With the crescendo of excitement and piqued fan emotion that comes with the NFL draft, the dirty elephant in the room is constantly looming. It is a four-letter word that may account for the strongest emotional bond between an NFL front office, its fans and the draftnik community: B-U-S-T!
This connection between the three consumers of the draft process (team, analyst and fan) is rooted in the negativity inherent to most draft bust realizations, particularly those in the first round.
For the organization, it can mean worse results in the standings and the loss of jobs at the top of the regime.
The analyst, if he was high on the player and rated it a quality pick at the time, is left stung by the reality of inaccuracy. Missing on players, like for actual NFL front offices, is something that draftniks have to be able to handle.
And the fan, perhaps with the least at stake but the highest emotional charge of the three parties, endures the ridicule of those in his life that do not share affinity for the same team and whatever negative impact shows up on the team's win/loss mark.
With respect, there is quite a different level of true consequences felt at each of the three stations in the wake of a draft bust. The men whose professional lives directly relate to the development and ultimate success of these players are much more in the crosshairs than either the analyst or fan, whose lives go on almost without incident from these same outcomes. But this does not change the draft bust condition from being one of the most agonizing components to the NFL experience.
The coincidence of Jason Smith (pictured above) being one of the biggest recent draft busts is rooted in the cross section that the St. Louis Rams, his drafting team in 2009, once again have the No. 2 overall pick three years later. And that the most tempting prospect for the Rams not to trade out of this slot is another would-be franchise left tackle in Matt Kalil from the University of Southern California.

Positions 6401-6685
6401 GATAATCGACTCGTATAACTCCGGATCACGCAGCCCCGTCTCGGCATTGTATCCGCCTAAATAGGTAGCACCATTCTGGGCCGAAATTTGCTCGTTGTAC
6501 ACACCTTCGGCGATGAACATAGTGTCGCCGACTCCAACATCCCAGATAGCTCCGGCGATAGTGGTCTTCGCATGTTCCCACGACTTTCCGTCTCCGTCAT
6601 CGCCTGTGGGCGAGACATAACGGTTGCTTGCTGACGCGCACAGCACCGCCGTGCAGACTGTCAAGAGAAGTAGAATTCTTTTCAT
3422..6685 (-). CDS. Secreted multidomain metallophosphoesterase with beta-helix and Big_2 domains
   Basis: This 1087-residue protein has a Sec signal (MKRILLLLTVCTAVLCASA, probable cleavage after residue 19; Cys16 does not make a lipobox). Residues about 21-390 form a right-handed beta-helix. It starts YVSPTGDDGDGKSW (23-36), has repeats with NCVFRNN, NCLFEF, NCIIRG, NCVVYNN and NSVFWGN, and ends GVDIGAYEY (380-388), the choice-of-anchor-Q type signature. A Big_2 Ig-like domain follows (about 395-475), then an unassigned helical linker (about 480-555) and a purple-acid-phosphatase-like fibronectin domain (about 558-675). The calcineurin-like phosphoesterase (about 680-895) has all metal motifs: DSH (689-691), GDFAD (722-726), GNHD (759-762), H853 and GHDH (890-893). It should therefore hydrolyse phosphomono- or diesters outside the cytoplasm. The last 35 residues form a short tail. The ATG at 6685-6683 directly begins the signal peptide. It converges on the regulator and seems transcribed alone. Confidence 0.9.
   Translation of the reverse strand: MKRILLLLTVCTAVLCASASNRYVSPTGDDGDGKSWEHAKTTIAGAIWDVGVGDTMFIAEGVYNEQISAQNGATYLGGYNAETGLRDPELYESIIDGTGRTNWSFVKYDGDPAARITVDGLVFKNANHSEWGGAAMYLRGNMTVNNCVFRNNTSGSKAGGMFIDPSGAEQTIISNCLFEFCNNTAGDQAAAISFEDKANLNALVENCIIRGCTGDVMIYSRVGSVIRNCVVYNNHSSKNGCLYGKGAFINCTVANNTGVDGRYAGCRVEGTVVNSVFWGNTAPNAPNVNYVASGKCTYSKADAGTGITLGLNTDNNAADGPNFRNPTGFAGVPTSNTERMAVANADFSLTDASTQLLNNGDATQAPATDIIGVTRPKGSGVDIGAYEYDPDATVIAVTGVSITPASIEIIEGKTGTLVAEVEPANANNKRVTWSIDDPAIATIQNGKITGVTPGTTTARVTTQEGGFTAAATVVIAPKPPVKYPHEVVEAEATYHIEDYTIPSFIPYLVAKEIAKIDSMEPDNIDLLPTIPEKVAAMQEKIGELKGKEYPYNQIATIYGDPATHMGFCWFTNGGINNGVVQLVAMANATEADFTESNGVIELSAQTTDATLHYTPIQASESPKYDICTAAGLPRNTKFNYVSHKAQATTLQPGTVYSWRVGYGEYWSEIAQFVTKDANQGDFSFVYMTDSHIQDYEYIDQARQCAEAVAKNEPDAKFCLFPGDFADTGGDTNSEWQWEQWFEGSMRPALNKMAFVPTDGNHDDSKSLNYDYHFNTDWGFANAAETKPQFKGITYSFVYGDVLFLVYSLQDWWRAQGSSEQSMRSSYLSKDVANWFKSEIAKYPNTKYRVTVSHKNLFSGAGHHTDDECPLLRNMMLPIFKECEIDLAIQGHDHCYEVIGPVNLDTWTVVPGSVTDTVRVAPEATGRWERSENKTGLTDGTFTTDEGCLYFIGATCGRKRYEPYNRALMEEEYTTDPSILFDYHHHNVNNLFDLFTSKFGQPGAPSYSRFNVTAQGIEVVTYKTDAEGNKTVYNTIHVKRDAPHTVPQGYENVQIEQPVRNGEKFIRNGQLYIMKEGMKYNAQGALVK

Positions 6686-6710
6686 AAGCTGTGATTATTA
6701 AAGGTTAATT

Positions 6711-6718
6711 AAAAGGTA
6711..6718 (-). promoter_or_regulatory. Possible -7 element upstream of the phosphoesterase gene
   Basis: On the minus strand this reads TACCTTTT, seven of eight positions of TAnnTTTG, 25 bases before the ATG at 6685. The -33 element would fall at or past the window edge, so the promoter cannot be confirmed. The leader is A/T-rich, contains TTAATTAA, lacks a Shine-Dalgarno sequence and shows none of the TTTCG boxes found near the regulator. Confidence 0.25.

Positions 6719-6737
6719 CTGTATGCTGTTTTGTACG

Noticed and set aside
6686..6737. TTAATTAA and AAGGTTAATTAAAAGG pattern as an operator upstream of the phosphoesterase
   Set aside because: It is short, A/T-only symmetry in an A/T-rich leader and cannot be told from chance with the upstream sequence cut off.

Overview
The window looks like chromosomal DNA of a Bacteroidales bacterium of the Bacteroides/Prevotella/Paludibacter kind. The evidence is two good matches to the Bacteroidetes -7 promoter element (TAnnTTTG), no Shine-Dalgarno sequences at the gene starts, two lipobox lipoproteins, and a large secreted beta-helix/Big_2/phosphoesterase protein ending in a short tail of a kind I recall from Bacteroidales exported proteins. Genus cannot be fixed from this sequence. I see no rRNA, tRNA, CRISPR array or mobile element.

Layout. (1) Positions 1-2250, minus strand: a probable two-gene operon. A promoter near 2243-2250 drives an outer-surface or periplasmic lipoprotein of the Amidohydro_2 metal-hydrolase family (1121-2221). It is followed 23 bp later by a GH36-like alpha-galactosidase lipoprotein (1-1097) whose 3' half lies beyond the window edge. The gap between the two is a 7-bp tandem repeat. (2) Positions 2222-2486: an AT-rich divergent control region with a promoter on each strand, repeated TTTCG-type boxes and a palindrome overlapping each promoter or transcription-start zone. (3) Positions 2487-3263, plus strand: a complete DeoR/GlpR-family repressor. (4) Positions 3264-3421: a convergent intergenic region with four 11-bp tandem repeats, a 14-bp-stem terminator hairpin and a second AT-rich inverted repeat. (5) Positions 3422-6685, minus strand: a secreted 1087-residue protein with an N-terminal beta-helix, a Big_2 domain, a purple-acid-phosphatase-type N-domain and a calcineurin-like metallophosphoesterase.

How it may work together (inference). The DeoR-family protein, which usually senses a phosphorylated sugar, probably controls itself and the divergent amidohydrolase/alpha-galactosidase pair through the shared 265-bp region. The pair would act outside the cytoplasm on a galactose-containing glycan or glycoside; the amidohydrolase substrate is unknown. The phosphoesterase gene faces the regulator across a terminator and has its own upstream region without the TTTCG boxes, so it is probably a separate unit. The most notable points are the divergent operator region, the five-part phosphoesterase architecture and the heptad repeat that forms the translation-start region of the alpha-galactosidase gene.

It also serves as an example of the suffering I described above as a tangible aspect in the aftermath of a draft bust. The general manager (Billy Devaney) and head coach (Steve Spagnuolo), at the time of the Smith draft selection, presided over a 10-38 three-year run and were both fired at the conclusion of the 2011 season.
St. Louis Rams Nation has obviously suffered through this period and some of their pain is directly related to the Jason Smith pick. And while many revisionist draftniks will presently wax poetic about seeing Smith's potential failure, the reality is that he was widely seen as a franchise left tackle that would serve as Orlando Pace's successor for years. The industry's two most visible draft analysts both agreed he should go in that spot to the Rams three years ago.
As the combine finishes up early this week, there will be an even more fevered pitch surrounding the hype and prospect of different players. This presents an excellent juncture in the process to mock the entire first round and comment on the bust potential of every player predicted at each slot.